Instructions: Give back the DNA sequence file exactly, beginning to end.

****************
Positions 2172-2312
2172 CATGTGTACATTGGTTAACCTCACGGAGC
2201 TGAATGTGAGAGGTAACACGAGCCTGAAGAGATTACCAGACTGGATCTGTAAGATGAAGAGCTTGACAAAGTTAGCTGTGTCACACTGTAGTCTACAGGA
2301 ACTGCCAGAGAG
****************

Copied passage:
Positions 2172-2312
2172 CATGTGTACATTGGTTAACCTCACGGAGC
2201 TGAATGTGAGAGGTAACACGAGCCTGAAGAGATTACCAGACTGGATCTGTAAGATGAAGAGCTTGACAAAGTTAGCTGTGTCACACTGTAGTCTACAGGA
2301 ACTGCCAGAGAG